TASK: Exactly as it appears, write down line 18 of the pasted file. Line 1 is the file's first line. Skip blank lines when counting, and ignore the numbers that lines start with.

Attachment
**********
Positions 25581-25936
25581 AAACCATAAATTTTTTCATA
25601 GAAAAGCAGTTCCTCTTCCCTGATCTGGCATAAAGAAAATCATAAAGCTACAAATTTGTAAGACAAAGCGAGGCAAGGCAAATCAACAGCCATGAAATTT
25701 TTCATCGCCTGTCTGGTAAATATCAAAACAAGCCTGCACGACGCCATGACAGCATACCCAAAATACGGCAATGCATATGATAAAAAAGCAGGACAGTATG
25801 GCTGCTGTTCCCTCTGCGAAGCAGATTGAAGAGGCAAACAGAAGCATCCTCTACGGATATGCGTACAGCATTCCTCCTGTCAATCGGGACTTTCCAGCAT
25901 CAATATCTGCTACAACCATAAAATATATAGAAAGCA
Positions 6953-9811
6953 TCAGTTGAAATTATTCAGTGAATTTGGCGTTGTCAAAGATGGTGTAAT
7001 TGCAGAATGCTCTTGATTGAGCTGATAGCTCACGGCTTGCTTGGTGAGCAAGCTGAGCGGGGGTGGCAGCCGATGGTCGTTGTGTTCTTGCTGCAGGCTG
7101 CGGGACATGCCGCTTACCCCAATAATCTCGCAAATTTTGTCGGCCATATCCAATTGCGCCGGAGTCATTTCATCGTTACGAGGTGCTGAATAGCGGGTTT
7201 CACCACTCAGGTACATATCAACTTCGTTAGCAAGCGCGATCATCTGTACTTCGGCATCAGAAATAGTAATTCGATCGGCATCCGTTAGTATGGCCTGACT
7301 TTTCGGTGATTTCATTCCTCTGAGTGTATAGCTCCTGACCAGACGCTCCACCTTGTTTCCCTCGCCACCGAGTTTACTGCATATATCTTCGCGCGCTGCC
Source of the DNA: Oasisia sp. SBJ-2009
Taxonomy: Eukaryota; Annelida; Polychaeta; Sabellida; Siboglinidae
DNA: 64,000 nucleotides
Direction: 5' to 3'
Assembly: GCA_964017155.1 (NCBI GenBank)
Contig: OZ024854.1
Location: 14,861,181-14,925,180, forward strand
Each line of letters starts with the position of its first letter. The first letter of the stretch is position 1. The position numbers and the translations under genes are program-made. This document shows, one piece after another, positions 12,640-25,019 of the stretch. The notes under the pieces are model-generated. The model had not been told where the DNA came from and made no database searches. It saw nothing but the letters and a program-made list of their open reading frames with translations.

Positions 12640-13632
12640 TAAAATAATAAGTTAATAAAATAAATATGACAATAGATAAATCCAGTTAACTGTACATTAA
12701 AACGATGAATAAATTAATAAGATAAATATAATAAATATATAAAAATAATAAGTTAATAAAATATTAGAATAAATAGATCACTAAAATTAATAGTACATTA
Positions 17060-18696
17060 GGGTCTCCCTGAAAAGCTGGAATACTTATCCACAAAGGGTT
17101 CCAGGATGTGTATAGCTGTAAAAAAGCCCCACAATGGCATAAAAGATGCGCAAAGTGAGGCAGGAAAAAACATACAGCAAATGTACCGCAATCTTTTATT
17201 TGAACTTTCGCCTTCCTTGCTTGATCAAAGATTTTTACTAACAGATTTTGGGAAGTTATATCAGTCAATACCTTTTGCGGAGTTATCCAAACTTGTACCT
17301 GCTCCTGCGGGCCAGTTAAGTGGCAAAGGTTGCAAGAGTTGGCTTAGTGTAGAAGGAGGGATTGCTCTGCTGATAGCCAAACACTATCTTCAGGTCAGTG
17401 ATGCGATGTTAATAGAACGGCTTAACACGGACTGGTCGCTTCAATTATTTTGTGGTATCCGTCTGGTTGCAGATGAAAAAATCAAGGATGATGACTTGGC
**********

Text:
Contig: OZ024854.1